Nigeria: Reasonable, Responsible, Rapacious or Radical

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March 16, 2022: More Nigerians are realizing that they have to decide what is the most effective way forward for themselves and Nigeria. Some approaches are more popular or more successful than others. Since independence in the 1960s created the most populous and potentially the most prosperous nation in Africa, Nigerians have not been able to agree on which approach is both very effective as well as achievable. Being responsible and responsible are popular, but usually only as it applies to family or tribe, not all of Nigeria or Nigerians. Easier to adopt was the criminal rapacious or radical approach. It is now generally agreed that the rapacious or radical approach has been the main reason why a trillion dollars in oil revenue since the 1960s and made a few percent of Nigerians very wealthy while making life harder for most Nigerians, especially compared to average living standards in the 1960s. Attitudes are changing faster than effective efforts to make the needed changes.

In 2022 the Islamic terrorists continue to decline as a source of violence while tribal violence continues to cause more casualties than Islamic terrorists. Borno State, in the northeast, continues to be where most of the Islamic terrorism takes place. There are still clashes with the security forces, but the Islamic terrorists usually lose these battles and far more Islamic terrorists are surrendering than terrorizing. Eighteen years of Boko Haram violence in Borno created some lasting problems. There are still millions of refugees plus substantial economic damage in Borno State, where it all began. There seems to be no end in sight because of the local corruption, but more competent leadership in the security forces reduced the violence. All this was caused by a local group of religious militants modeling themselves on the Taliban and calling themselves Boko Haram. Corruption in the army and police severely crippled effective counterterror efforts for over a decade. By itself Boko Haram was too small to have much impact on a national scale but the inability to deal with this problem put a spotlight on the corruption that has hobbled all progress in Nigeria for decades. A new president (Muhammadu Buhari. a former general who is Moslem) was elected in early 2015 and began changing the corrupt army culture. That is still a work in progress but enough improvements in the military were achieved for Boko Haram to be defeated. This was one reason Buhari was reelected in early 2019. Two terms as president are the limit and Buhari is old and in declining health. It is unclear who might prevail in the 2023 elections although more candidates are promising to continue Buhari’s work.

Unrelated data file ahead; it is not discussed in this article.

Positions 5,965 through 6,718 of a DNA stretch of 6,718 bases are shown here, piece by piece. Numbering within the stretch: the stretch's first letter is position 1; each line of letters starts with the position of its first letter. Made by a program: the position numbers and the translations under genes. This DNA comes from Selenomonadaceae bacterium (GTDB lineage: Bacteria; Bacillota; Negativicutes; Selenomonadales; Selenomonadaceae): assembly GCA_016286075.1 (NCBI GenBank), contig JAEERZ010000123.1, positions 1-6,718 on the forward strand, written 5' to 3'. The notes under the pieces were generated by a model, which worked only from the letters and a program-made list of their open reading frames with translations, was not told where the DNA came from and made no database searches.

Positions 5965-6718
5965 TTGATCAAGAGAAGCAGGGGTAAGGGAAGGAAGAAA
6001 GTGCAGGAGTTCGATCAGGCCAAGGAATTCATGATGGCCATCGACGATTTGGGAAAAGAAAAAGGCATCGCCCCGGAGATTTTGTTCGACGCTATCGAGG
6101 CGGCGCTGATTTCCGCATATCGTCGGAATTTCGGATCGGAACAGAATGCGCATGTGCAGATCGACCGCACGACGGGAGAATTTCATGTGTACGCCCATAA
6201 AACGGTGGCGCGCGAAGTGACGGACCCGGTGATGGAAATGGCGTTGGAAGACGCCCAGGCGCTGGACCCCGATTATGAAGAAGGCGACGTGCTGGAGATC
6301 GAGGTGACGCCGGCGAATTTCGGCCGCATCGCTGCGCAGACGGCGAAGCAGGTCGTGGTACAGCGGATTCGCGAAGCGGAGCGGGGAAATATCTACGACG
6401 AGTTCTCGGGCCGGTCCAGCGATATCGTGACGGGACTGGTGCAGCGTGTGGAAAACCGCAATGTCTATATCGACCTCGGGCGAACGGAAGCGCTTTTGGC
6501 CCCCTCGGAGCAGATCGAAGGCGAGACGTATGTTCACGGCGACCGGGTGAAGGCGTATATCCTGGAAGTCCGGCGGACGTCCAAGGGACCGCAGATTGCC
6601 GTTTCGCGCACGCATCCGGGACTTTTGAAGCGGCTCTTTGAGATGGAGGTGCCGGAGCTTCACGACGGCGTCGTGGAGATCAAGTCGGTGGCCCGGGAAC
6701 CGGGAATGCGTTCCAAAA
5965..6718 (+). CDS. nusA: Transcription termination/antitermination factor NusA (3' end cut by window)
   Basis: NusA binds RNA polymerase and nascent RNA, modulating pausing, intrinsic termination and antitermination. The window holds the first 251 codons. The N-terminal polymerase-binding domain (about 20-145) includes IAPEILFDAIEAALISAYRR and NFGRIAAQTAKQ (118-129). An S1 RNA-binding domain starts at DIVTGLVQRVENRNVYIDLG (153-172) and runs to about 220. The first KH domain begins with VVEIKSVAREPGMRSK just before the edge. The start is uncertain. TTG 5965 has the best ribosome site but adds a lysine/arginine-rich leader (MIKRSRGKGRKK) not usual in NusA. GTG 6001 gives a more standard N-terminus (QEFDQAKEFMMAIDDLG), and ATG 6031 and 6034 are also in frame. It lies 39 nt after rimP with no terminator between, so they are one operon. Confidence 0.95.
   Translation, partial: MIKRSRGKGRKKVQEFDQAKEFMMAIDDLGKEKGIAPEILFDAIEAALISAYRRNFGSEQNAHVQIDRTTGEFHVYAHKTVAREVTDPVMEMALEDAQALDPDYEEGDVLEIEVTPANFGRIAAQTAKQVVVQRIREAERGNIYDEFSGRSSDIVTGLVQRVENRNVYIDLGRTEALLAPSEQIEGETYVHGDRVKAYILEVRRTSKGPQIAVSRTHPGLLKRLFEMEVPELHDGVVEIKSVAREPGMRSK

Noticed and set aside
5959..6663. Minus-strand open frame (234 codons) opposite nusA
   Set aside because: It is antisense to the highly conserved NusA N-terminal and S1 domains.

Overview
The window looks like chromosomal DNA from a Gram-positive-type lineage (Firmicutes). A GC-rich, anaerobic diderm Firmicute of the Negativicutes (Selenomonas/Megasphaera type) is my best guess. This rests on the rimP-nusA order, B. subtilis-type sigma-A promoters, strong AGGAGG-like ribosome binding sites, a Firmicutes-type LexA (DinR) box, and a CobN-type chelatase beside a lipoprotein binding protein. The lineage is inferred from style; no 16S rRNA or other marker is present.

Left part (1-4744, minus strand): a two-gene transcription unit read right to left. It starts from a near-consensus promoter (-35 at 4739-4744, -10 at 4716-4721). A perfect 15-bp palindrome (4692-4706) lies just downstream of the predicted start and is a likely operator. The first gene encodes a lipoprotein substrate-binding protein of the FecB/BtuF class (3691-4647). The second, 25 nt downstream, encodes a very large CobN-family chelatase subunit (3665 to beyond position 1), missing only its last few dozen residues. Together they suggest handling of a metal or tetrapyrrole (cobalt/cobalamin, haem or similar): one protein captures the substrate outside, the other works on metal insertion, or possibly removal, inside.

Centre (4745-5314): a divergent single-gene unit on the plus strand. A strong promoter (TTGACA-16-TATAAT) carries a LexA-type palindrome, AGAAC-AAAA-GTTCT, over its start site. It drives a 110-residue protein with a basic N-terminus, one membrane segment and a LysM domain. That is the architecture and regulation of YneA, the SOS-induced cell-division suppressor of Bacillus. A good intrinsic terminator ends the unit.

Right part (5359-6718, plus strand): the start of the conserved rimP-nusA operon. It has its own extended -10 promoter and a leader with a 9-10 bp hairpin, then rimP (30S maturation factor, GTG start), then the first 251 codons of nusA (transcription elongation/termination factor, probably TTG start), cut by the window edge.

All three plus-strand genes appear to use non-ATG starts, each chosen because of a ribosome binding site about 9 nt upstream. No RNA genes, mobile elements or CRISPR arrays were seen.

Down south in the oil producing region (the Niger River Delta) decades of violence against oil facilities have become a regular source of income for thousands of bandits. Local politicians and business leaders have become partners with the oil theft gangs. Stealing oil usually involves punching holes in pipelines, which slows production and limits the ability to expand it. This was recently made clear when Nigeria admitted that it could not use the higher OPEC production limits granted to make up for American and Russian oil removed from global production in the last year.

One reason for unrest among Northern Moslems is that they want more control over the federal government and the oil money. In northern and central Nigeria, you have increasing violence as nomadic Moslem herders move south and clash with largely Christian farmers over land use and water supplies. Since 2018 these tribal feuds have been killing more people than Boko Haram. The situation is still capable of sliding into regional civil wars over money and political power. Corruption and ethnic/tribal/religious rivalries threaten to trigger, at worst, another civil war and at least more street violence and public anger.

Violence in the north includes kidnapping for ransom, wives or slave labor. Extortion is another widespread practice. Boko Haram and their dissident faction and rival ISWAP (Islamic State West Africa Province) survive but often fight each other. These clashes are often caused by gangster rather than religious disputes. The Islamic terrorist attacks still make spectacular headlines, but are rare compared to the gangster operations the Islamic terrorists carry out to survive.

Islamic terrorism survives in Borno State because that is where it began, in response to the violent government response the initial, non-violent, Boko Haram generated. Boko Haram was initially about reducing corruption and improving the economy in Borno. For governments and gangsters, it’s all about money and power. ISWAP has evolved into a profitable criminal enterprise with a fading veneer of religious fanaticism.